Geriatric Healthcare Specialist Marion IA

In a study recently published in the Journal of Alzheimer’s Disease, researchers from Brown Medical School found that reduced glucose uptake and decreased metabolism in the hippocampus—the area of the brain associated with memory—cause neurodegeneration and cognitive impairment.

CarePro Integrative Health Clinic
(319) 369-9690
1350 Blairs Ferry Road
Hiawatha, IA
Services
Women's Health, Urology, Other, Men's Health, Healthy Aging, Gynecology, Geriatrics, Functional Medicine, Diabetes, Bio-identical HRT
Membership Organizations
American Holistic Medical Association

Data Provided by:
David Cloyce Temple, MD
(515) 222-7700
1601 NW 114th St
Clive, IA
Specialties
Geriatrics, Geriatric Medicine-Internal Medicine
Gender
Male
Education
Medical School: Univ Of Ia Coll Of Med, Iowa City Ia 52242
Graduation Year: 1976

Data Provided by:
Paul B Volker
(515) 432-4444
120 S Story St
Boone, IA
Specialty
Family Practice, Geriatric Medicine

Data Provided by:
CarePro Integrative Health Clinic
(319) 369-9690
1350 Blairs Ferry Road
Hiawatha, IA
Services
Women's Health, Urology, Other, Men's Health, Healthy Aging, Gynecology, Geriatrics, Functional Medicine, Diabetes, Bio-identical HRT
Membership Organizations
American Holistic Medical Association

Data Provided by:
Ayesha Siddiqa Ahmad, MD
(641) 682-7571
623 Pennsylvania Ave
Ottumwa, IA
Specialties
Geriatrics, Geriatric Medicine-Internal Medicine
Gender
Female
Education
Medical School: Allama Iqbal Med Coll, Univ Of Punjab, Lahore, Pakistan
Graduation Year: 1991

Data Provided by:
Charles B Vernon
(319) 462-3571
1791 Highway 64 E
Anamosa, IA
Specialty
Family Practice, Geriatric Medicine

Data Provided by:
Obayedur Rahman Khan, MD
(712) 657-8555
1160 3rd St
Lake View, IA
Specialties
Geriatrics, Geriatric Medicine-Internal Medicine
Gender
Male
Education
Medical School: Sir Salimullah Med Coll, Dhaka, Bangladesh
Graduation Year: 1989

Data Provided by:
Sheni Meghani
(515) 699-5999
3600 30th St
Des Moines, IA
Specialty
Geriatric Medicine

Data Provided by:
David Adam Carlyle, MD
(515) 663-8621
PO Box 3014
Ames, IA
Specialties
Geriatrics, Geriatric Medicine-Internal Medicine
Gender
Male
Education
Medical School: Univ Of Ia Coll Of Med, Iowa City Ia 52242
Graduation Year: 1981

Data Provided by:
Robert McKinney
(515) 247-4240
1111 6th Ave
Des Moines, IA
Specialty
Internal Medicine, Geriatric Medicine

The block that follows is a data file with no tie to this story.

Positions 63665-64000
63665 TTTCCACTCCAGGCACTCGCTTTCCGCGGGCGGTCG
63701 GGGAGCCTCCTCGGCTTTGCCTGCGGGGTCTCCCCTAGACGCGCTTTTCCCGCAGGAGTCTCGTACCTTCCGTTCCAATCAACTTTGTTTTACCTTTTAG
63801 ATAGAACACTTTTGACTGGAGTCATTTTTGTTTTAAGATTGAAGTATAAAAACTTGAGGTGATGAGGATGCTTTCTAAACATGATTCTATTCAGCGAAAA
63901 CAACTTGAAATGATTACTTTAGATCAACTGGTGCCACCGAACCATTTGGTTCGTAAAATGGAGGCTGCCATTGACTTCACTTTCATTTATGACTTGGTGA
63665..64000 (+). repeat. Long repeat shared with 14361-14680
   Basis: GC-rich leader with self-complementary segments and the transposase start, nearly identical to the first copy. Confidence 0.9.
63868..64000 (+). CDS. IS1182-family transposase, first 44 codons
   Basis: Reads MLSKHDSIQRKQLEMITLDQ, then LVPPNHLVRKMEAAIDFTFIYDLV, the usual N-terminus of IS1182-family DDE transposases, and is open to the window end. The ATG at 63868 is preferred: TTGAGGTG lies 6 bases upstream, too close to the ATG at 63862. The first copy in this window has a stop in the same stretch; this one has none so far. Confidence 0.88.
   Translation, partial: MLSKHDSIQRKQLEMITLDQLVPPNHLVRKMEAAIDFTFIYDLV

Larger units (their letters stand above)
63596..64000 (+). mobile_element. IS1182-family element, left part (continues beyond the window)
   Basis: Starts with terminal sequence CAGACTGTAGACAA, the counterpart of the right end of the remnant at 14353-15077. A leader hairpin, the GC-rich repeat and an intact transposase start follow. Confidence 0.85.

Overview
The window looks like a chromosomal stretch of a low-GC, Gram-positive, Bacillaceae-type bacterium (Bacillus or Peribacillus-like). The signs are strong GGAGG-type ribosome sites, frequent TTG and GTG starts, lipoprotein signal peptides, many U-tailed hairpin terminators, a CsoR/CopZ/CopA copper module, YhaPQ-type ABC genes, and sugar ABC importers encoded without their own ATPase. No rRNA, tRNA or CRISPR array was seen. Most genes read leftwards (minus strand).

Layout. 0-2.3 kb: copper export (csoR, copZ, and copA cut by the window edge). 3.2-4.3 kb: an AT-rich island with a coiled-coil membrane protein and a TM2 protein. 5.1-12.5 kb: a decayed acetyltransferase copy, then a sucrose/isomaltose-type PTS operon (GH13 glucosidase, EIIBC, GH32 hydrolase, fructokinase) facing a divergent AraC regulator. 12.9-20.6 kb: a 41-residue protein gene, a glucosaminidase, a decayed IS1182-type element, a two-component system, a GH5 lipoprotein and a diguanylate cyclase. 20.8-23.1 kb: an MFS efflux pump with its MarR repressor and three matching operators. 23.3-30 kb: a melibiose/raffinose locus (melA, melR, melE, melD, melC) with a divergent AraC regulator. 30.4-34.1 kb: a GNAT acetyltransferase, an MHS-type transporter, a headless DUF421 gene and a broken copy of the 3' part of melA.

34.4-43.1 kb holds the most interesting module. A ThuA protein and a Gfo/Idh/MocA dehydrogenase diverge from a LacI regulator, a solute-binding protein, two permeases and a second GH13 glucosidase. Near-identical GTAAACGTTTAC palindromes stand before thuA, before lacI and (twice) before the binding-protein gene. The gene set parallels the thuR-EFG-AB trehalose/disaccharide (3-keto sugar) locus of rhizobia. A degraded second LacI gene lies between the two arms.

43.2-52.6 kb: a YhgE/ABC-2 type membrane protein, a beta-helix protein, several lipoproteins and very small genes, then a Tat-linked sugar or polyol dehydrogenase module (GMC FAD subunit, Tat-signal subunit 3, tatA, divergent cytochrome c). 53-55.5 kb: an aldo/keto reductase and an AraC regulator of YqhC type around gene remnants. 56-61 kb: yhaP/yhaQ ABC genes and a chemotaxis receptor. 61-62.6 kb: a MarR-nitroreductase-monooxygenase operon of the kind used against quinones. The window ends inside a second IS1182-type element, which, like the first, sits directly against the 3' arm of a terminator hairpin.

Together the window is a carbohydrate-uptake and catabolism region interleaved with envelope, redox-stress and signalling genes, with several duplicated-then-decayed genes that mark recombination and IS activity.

Data Provided by:
Data Provided by:

Food for Thought

Provided by: 

By Kris Kucera

Rarely does an extended family get a free pass from Alzheimer’s disease or diabetes mellitus. On the surface, these two afflictions appear totally unrelated —Alzheimer’s (AD), Mother Nature’s cruel version of identity theft; and diabetes, the glucose-metabolism disorder that affects both young and old alike. However, new research indicates that the two diseases behave in a similar manner.

In a study recently published in the Journal of Alzheimer’s Disease, researchers from Brown Medical School found that reduced glucose uptake and decreased metabolism in the hippocampus—the area of the brain associated with memory—cause neurodegeneration and cognitive impairment. This, they say, suggests that a form of diabetes, tentatively dubbed type 3, leads to AD.

Type 1 diabetes results from a severe or complete lack of insulin, a hormone made in the pancreas that controls blood sugar. Type 2, dubbed adult onset diabetes (although these days it occurs in teenagers and even younger kids), also stems from a dearth of insulin, or insulin resistance —the existing insulin molecules cannot deliver glucose through the cells’ membranes. Surprisingly, the researchers found a new form of insulin, produced in the brain, and they believe that, over time, decreasing levels of this “brain insulin” and other insulin-related proteins ultimately precipitate AD. While levels of brain insulin have no known affect on a body’s overall blood sugar, scientists have long recognized that diabetes patients are more likely to develop AD than those without the disease.

Skeptics of the Brown team’s findings argue that our brains produce so little insulin in the first place, reduced levels of the hormone can’t possibly play a significant role in AD. Regardless, the new data show that AD may be a neuroendocrine disorder, thus increasing the possibility for more effective treatments. And that gives hope to all of us who may one day be touched, directly or indirectly, by the merciless hand of AD.

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